11 Common Tax Filing Mistakes

tax papers with crumpled paper, pen and calculator

The late John Wooden once said, “It’s the little details that are vital. Little things make big things happen”. While a college basketball coach (who happens to rank first in NCAA Division I Men’s Final Four appearances) may seem irrelevant to filing taxes, the truth is that paying meticulous attention to detail is absolutely critical when it comes to your tax return. The Internal Revenue Service (IRS) finds errors in tax-filings quite often, particularly on tax returns for those who file on paper. In fact, the IRS estimates that taxpayers who file on paper are 20 times more likely to make an error than those filing electronically. As a result, they recommend that all taxpayers use IRS e-file to file their tax return.

From delaying tax refunds to monetary negligence penalties, being extremely mindful of potential errors while filing your tax return is imperative this year. With only one month left before Tax Day (which falls on Tuesday, April 17th this year), be sure to avoid these 11 common tax filing mistakes:

  1. Spelling errors on names
  2. Missing or inaccurate Social Security numbers
  3. Forms not signed
  4. Forms not dated
  5. Math errors
  6. Wrong bank account numbers
  7. Errors in tax credits or deductions figures
  8. Wrong filing status
  9. PIN errors for electronic filing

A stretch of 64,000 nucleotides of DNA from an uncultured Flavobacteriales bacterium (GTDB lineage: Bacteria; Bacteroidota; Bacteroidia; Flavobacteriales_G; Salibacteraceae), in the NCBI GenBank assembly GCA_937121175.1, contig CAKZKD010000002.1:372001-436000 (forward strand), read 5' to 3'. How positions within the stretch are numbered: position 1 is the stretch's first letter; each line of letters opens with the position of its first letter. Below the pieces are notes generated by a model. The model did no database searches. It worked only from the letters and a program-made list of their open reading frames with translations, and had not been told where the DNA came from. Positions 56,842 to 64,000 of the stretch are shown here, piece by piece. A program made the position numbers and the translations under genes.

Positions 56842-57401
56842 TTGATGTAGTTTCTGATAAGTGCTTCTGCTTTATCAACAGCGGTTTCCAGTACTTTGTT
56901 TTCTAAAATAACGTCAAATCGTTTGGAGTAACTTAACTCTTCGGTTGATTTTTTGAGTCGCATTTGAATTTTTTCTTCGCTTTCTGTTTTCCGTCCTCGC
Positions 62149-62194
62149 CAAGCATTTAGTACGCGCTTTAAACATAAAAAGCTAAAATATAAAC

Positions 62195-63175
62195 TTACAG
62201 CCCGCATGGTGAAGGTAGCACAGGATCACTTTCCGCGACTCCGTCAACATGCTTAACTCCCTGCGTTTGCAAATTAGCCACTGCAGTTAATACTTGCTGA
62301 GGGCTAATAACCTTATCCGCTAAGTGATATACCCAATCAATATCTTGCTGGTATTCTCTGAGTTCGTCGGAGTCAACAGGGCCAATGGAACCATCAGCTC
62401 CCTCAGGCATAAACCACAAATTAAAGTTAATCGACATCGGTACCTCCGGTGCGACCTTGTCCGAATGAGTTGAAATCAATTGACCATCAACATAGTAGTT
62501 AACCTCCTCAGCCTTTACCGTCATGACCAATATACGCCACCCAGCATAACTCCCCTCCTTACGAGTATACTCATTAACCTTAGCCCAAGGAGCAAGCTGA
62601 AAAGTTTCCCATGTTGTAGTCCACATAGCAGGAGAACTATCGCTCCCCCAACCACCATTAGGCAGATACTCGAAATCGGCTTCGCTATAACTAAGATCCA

10. Filing using an expired ITIN (Individual Tax Identification Number)
  11. Health care reporting errors

Avoiding the above most common tax filing mistakes is incredibly important. So, how do you and your accountant ensure that you successfully file without any errors? First and foremost, planning ahead lays the foundation for correct information being filed. In addition, it is vital to take your time, read instructions carefully, remain organized, and double-check on things like signatures, math, and correct attached schedules and forms.  Even the savviest of taxpayers can fall into the trap of making costly mistakes. For instance, those taxpayers who had a side job must report additional income. Neglecting to include any additional earnings in your returns can result in financial penalties as well as interest on those unreported earnings.

At Neal, Ellrich, Smith & Stohlman, P.A., tax services include the preparation of federal and state income tax returns for all business, not-for-profit organizations, and personal entities including individuals, estates, trusts, partnerships and corporations as well as business and individual tax planning and consulting. Our tax planning service goes far beyond filing a tax return. We assist new businesses with basic ownership options and tax consequences and guide growing businesses through year-end planning and projections. We offer a broad range of consulting services that include evaluating material transactions, mergers and acquisitions, international taxation strategies, and estate and trust planning. Contact our tax team today to discuss your options for this year’s tax filing.

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